The next big things in on-demand

Cabs, meals and even romantic partners are only a swipe away these days – what’s next? We spoke with three University of Melbourne business and economics alumni who are leading innovations in the fast-paced on-demand industry.

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Jamie Olsen (BCom 1997(Hons): Founder and Managing Director, CMB Capital

After 10 years working in investment banking and corporate development, in 2010 Jamie Olsen took the plunge to start his own boutique corporate advisory and investment firm – CMB Capital – which invests in and advises small digital media and technology companies. Jamie has advised market leading on-demand companies such as Dimmi – now part of TripAdvisor – while supporting exciting start-ups.

We asked Jamie about his experiences working at the forefront of this innovative sector.

How does your business operate?

I’m fortunate to work in a job where I’m always learning new things, and witnessing first-hand the disruption that technology is causing across all facets of the economy. I help businesses grow by providing strategic and financial advice, and assisting their capital raising efforts. When you invest in these businesses, it’s completely different to the stock market – you could literally be investing for more than 10 years. You are in for the long haul so it’s not for the faint-hearted. I also advise on the exit of companies I have invested in – the most notable being the sale of restaurant-booking site, Dimmi, to TripAdvisor in 2015.

How have you seen the on-demand economy evolve?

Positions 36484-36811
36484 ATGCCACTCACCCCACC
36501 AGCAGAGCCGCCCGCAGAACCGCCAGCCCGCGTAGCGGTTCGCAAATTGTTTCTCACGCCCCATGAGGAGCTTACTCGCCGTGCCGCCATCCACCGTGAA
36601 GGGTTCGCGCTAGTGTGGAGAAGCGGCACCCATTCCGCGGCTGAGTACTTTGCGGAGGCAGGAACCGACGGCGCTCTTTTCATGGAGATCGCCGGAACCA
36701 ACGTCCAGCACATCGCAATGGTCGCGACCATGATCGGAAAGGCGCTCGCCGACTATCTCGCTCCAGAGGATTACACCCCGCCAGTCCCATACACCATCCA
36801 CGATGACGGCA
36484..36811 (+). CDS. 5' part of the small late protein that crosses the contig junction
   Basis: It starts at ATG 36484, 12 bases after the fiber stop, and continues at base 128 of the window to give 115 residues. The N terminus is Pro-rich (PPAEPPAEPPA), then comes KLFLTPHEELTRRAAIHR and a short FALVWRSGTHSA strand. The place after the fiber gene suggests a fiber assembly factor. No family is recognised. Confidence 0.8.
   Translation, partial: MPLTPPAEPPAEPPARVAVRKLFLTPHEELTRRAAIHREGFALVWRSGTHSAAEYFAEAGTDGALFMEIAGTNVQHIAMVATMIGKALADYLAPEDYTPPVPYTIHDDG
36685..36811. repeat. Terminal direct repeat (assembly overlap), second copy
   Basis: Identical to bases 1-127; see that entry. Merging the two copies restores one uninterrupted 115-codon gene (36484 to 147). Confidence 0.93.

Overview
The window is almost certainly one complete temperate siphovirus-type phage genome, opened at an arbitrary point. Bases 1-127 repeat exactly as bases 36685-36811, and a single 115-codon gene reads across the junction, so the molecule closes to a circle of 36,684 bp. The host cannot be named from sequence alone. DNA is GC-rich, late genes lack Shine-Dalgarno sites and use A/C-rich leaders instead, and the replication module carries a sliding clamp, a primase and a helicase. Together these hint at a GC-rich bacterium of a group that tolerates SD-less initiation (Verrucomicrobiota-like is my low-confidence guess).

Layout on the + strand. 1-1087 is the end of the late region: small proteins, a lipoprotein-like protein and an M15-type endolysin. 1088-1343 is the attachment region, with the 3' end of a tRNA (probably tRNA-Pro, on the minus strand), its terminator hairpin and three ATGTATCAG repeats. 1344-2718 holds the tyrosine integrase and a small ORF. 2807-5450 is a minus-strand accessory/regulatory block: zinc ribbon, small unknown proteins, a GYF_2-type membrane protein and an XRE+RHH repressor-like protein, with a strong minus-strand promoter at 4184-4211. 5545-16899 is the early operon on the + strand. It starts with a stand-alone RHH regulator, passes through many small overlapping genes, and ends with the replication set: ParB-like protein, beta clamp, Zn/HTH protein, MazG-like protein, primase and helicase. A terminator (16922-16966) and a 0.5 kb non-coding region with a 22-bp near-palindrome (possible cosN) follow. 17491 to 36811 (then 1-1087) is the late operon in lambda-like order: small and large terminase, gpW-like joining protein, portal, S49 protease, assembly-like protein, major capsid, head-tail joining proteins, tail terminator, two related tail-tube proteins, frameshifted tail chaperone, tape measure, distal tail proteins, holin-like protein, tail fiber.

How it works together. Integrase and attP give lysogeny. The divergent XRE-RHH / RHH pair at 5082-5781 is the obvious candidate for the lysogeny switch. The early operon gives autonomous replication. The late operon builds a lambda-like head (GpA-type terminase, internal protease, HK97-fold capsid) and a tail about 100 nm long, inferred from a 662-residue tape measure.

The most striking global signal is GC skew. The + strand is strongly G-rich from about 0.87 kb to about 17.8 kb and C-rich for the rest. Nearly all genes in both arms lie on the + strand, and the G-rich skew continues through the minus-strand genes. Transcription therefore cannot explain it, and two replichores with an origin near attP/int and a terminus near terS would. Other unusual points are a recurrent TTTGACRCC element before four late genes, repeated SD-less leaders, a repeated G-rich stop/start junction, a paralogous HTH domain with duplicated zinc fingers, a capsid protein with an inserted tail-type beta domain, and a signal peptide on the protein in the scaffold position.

I’m seeing a tremendous amount of innovation and activity in digital innovation. A key driver is that the barriers and costs of getting a digital business up and running are next to nothing if someone in the founding team can code.

I’m seeing a tremendous amount of innovation and activity in digital innovation. A key driver is that the barriers and costs of getting a digital business up and running are next to nothing if someone in the founding team can code.

Over the last 10 years, there has been a big growth in the digital sector and we are now starting to see the next generation of market leaders emerging. I think we’ve got a wave yet to come and it’s really exciting to be a part of that.

What is driving such fast growth?

Things are moving extremely quickly in the on-demand space, and that is really being led by the consumer. The smartphone has completely revolutionised the way people do things. People now expect to do almost everything on their phone – if they can’t, they go somewhere else.

On the other side, you’ve got large corporate organisations which have largely not invested, and they quite often are poorly equipped to innovate themselves. In coming years, those companies will seek to leapfrog themselves to a digital position. So we’re at the beginning of a wave of mergers and acquisitions in the technology sector that will create significant value for investors and the economy.

How has your honours degree in finance helped shape your career?

The grounding and fundamentals I was taught at Uni have always given me confidence in the way I’ve gone about doing my job as an investment banker. There was a strong practical element to the course – and when you look at areas like corporate finance and acquisitions – where I have spent most of my career – those principals still hold today, 20 years later.

After doing my honours year at the University of Melbourne, there wasn’t a job I wanted that I didn’t get an interview for. It’s the five-star tick you hope to have with an honours degree – it’s recognised with employers and gets you through the door.

Read the full story in Pursuit